There are hardly any guaranteed edges in Forex trading - but here's one that will never fail.

WalletInvestor

Member
88 27
There is a problem with returning to average - it is eventually a self fulfilling prophesy, but the problem is it can take a lot longer than you think.
What about a casino roulette wheel? Over thousands of spins it will also 'return to average'. Lotto numbers drawn will also do the same but you can't build a strategy around it.

I agree it can take longer than one thinks, you can't predict the future, after all. But I think it is not correct to compare price movements to roulette or lotto as price movements are never completely random, therefore the things that affect each are completely different.
 
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trendie

Legendary member
6,795 1,364
An example of a trade closed yesterday on the 5 min EURCAD chart trading back to the 800ema. Price had been away from the 800 ema for a statistically relevant time and at the distance from the mean and at the rate of change of the mean the overwhelming probability was that price would return to the mean. ...

The EMA value used determines whether the price is above the EMA and you're looking for a short, and a different EMA, on the same chart, may be below the price, and you're looking for a long.
So, the EMA chosen sets your expectations of a long or a short trade?

PS: I think I know why I am going to like this thread! :)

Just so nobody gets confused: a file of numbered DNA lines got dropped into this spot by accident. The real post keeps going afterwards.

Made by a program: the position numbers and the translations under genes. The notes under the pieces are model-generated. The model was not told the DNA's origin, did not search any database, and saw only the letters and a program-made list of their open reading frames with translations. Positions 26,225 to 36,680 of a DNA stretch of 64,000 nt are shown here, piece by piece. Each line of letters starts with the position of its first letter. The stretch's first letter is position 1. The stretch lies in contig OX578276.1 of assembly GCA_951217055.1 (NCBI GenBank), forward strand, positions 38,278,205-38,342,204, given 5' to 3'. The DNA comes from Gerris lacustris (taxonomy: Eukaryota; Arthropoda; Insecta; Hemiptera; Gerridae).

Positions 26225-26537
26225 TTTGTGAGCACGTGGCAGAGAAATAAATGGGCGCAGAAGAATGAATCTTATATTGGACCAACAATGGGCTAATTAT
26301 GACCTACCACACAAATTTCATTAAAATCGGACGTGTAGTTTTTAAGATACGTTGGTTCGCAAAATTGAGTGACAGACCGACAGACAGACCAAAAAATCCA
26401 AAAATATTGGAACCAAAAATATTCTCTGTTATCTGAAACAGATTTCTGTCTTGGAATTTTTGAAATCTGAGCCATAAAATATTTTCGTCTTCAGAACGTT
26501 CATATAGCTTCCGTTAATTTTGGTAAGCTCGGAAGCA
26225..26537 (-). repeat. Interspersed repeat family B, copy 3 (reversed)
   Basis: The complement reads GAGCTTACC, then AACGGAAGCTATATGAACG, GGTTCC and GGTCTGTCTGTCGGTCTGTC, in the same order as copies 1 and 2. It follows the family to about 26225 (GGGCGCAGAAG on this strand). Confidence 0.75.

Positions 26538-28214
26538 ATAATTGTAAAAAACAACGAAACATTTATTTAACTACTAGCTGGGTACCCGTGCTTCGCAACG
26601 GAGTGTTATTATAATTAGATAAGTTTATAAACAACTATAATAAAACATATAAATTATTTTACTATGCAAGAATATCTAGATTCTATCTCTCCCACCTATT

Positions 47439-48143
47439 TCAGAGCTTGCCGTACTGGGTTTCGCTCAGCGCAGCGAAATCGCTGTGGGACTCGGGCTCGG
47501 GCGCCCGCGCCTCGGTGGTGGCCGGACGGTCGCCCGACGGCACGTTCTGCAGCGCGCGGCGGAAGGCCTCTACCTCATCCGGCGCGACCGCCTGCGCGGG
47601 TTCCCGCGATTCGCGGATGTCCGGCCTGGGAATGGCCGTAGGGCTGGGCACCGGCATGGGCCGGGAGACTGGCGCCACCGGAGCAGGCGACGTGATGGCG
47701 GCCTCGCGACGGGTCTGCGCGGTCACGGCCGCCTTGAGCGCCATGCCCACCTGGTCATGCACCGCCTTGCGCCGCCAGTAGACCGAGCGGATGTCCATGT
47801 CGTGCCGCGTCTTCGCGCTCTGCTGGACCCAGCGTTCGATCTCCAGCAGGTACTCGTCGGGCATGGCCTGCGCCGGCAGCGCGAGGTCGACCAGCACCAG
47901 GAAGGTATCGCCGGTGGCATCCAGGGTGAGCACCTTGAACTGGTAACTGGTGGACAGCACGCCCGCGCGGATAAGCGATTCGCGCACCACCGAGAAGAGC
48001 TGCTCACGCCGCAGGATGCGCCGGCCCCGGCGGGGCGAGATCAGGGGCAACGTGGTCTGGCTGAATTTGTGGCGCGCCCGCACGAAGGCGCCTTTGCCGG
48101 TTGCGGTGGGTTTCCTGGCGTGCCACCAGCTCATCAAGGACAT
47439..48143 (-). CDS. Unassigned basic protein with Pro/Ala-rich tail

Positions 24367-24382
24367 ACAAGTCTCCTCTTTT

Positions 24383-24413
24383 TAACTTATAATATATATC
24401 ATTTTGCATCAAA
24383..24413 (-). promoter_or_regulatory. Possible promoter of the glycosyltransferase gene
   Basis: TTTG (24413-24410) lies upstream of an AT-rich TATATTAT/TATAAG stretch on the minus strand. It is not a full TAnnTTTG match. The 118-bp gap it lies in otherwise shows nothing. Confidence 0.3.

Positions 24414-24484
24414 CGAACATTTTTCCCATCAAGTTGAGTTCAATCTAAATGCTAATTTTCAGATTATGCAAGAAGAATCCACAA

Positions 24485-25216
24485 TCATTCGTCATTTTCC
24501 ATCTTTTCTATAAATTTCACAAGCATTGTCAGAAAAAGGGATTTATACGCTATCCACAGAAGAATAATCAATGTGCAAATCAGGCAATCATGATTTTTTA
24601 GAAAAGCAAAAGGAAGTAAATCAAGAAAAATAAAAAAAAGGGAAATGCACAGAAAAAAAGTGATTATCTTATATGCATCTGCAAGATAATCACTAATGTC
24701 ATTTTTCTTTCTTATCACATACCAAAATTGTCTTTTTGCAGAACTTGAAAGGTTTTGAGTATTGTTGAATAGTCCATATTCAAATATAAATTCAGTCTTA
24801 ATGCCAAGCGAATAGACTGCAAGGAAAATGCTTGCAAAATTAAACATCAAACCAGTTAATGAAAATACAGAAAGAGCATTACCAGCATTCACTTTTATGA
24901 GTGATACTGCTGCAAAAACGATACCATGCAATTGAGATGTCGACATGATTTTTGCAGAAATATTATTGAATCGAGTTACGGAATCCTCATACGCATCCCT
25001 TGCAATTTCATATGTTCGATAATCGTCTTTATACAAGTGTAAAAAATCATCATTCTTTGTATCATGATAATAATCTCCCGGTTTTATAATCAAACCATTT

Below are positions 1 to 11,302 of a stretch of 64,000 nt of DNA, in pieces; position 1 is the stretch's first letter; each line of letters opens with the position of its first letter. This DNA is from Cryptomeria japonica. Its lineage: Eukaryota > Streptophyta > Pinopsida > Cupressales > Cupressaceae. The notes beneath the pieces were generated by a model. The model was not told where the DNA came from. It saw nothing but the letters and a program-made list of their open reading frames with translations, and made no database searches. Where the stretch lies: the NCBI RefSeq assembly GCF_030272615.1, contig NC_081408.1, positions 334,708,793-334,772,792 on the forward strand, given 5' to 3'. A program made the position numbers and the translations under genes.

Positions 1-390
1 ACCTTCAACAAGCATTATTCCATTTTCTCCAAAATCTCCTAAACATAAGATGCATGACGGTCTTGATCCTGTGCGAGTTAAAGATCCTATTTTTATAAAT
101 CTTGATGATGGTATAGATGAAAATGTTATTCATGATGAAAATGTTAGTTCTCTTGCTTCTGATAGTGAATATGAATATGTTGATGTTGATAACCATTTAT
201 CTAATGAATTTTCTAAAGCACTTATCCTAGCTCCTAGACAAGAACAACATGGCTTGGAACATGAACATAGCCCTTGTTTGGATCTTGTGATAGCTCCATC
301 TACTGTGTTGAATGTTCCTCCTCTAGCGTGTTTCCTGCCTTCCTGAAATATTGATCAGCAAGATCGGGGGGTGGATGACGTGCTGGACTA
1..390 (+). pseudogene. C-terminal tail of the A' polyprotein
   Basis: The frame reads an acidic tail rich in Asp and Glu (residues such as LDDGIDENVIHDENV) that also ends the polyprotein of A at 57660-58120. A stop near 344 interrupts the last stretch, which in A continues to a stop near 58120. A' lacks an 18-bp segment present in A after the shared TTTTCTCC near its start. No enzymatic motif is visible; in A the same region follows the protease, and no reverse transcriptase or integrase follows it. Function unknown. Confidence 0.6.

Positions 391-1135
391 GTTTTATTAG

ChartSmart

Junior member
11 6
The EMA value used determines whether the price is above the EMA and you're looking for a short, and a different EMA, on the same chart, may be below the price, and you're looking for a long.
So, the EMA chosen sets your expectations of a long or a short trade?

PS: I think I know why I am going to like this thread! :)
Yes, on any EMA the trade will always be back to the ema itself. So if price is above the ema the trade will be short and if price is below the ema then the trade will be long. The reality is that without the data its impossible to know which ema mean reversion is most likely to happen on. In your example above perhaps price must first move back to the shorter ema before going back to the longer. This is completely normal and not a problem, but the data will clarify which trade is a stronger set up
 

ChartSmart

Junior member
11 6
Does price return to average or does the average move to return to price?
Yes, great question! The answer is a bit of both. It is for this exact reason that we need to know the rate of change of the EMA when calculating probability of mean reversion
 

Trader333

Moderator
8,652 980
How are you making it different from just using the EMA on its own as the idea of an EMA is that the front end is weighted more to factor in the rate of change anyway ?
 
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ChartSmart

Junior member
11 6